CHARLESTON – The U.S. Court of Appeals for the Fourth Circuit has ruled that nurses at two West Virginia hospitals are allowed to unionize despite opposition from their employers.
The court ruled in favor of registered nurses and Bluefield Regional Medical Center and Greenbrier Valley Medical Center after the nurses challenged the hospitals’ refusal to allow the National Nurses Organizing Committee to serve as their bargaining representative.
The National Labor Relations Board found that the hospitals were in violation of the National Labor Relations Act and joined the NNOC to challenge the hospitals.
The matter was before Appeal Court Judges G. Steven Agee and Stephanie Thacker and U.S. District Judge Henry E. Hudson. It was argued on Jan. 26 and decided on May 6.
When the registered nurses elected the NNOC as their bargaining representative in August 2012, the hospitals challenged the election results and refused the union’s requests to bargain, according to the opinion.
The NLRB issued a final decision concluding the hospitals violated the National Labor Relations Act by refusing to bargain with the union and the board then brought an application for enforcement before the court, which the hospitals opposed.
The appeals court granted the board’s application for enforcement, according to the opinion.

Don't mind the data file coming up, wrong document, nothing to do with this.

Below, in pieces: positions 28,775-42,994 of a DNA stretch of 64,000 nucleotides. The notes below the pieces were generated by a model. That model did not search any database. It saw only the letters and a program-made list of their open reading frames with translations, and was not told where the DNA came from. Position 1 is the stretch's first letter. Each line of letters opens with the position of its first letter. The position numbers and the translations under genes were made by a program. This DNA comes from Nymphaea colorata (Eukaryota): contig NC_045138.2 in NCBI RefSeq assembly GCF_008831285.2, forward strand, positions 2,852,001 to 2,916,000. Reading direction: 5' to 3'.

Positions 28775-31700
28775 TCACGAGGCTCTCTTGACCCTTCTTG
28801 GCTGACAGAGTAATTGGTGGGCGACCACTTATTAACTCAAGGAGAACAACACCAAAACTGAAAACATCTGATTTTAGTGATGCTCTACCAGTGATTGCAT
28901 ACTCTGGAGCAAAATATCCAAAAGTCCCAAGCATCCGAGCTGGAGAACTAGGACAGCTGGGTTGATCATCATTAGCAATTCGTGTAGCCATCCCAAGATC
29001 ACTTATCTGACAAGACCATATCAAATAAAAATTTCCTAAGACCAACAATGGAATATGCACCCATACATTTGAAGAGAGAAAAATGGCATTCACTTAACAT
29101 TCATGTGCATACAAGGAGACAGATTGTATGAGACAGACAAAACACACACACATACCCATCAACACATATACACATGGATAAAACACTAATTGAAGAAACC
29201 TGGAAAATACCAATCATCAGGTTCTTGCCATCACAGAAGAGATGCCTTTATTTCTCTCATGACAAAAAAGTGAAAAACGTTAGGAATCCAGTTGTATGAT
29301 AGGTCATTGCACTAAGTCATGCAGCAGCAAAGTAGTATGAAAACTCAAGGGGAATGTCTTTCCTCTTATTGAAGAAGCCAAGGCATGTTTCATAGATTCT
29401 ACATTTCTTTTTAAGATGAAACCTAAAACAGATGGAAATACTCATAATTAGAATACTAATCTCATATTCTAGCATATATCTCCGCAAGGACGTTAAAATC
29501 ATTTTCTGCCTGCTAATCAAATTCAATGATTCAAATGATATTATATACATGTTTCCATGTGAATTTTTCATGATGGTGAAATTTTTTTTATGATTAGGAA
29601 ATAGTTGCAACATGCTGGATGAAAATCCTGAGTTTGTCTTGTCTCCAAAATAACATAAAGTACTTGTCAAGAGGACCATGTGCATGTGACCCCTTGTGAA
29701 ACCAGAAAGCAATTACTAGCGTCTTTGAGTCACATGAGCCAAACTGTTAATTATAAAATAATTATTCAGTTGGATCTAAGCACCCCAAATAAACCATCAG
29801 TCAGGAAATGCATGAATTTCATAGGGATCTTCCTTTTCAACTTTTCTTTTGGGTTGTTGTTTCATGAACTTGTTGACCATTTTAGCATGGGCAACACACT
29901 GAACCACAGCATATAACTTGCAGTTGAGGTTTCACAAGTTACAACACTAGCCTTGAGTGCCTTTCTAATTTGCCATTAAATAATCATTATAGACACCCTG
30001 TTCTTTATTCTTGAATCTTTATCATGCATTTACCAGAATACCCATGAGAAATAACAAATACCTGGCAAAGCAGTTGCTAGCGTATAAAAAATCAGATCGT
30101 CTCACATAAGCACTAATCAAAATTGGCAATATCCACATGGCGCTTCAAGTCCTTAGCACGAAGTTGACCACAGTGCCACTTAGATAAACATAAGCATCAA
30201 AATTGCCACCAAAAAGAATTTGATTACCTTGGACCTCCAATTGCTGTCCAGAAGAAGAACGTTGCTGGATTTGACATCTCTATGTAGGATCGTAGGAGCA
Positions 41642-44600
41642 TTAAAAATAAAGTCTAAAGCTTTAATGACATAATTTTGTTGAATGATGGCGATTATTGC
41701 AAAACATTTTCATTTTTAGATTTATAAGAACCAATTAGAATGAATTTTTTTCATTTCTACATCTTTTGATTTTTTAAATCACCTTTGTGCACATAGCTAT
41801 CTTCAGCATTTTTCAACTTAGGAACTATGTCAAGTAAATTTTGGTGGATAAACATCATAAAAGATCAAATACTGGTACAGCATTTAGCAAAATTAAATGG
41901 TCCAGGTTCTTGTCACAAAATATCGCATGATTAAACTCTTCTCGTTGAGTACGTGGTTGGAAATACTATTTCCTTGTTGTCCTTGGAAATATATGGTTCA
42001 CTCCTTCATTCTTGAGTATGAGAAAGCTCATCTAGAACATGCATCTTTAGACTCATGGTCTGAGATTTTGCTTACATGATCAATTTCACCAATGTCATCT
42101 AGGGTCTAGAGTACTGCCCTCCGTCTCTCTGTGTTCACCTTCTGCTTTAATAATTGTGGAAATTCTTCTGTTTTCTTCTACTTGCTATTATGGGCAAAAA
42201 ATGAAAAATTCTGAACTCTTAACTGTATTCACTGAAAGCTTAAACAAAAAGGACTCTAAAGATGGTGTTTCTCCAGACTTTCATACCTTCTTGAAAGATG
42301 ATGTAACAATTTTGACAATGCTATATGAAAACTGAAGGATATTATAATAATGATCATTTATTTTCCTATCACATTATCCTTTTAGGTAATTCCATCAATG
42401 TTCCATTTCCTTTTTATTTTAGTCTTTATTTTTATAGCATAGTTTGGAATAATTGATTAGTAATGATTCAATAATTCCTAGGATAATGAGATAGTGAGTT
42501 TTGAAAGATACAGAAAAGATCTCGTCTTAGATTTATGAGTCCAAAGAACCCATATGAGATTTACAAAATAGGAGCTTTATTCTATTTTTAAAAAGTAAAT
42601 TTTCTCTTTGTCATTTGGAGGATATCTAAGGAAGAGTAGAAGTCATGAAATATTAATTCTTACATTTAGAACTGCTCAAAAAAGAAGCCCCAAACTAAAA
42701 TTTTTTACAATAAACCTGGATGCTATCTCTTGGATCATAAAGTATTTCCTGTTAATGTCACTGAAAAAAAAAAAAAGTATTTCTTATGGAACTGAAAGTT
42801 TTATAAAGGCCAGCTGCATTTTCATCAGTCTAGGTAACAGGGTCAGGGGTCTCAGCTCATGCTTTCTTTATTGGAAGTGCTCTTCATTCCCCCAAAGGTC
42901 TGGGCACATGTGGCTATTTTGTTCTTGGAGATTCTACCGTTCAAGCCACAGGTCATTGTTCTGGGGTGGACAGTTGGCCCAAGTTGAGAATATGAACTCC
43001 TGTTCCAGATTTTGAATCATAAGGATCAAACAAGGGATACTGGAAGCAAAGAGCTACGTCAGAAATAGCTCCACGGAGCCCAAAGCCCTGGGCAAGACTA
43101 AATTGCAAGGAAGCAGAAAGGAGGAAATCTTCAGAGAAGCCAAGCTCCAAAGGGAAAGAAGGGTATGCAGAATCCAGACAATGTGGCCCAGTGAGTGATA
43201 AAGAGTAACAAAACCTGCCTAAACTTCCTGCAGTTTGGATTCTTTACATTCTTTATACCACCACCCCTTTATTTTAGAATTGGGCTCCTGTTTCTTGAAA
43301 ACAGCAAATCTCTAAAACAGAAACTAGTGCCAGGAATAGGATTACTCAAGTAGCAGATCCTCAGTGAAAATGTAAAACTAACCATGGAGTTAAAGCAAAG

The hospitals argued that the NNOC’s claim to represent the nurses was invalid because the NLRB lacked a quorum when it voted to certify the union to represent the nurses.
The hospitals also argued that although a regional director of the board had authority to certify the union, he lacked that authority when the board did not have a quorum, and because he was appointed during a period when the board’s general counsel was “not validly holding his position,” his own appointment was not valid.
The hospitals admitted they were award that their supporting evidence for their filed objections was to be submitted in the respective cases no later than Sept. 12 and 13, 2012, and they declined to submit any evidence and made no request for an extension of time to submit evidence, according to the opinion.
The hospitals argued they were not obligated to submit evidence in support of their objections because they had an oral agreement with the union to submit the latter to an arbitrator.
“The regional director overruled their objections on September 24, well after the 7-day deadline had passed,” the opinion stated. “The regional director was well within his authority to overrule the objections and rescind the hearings notices, and indeed the board’s rules directed him to do so in this circumstance.”
“We therefore conclude the Hospitals’ sole challenge to the merits of the Board’s final decision to be baseless,” the opinion states.
U.S. Court of Appeals for the Fourth Circuit case number: 15-1203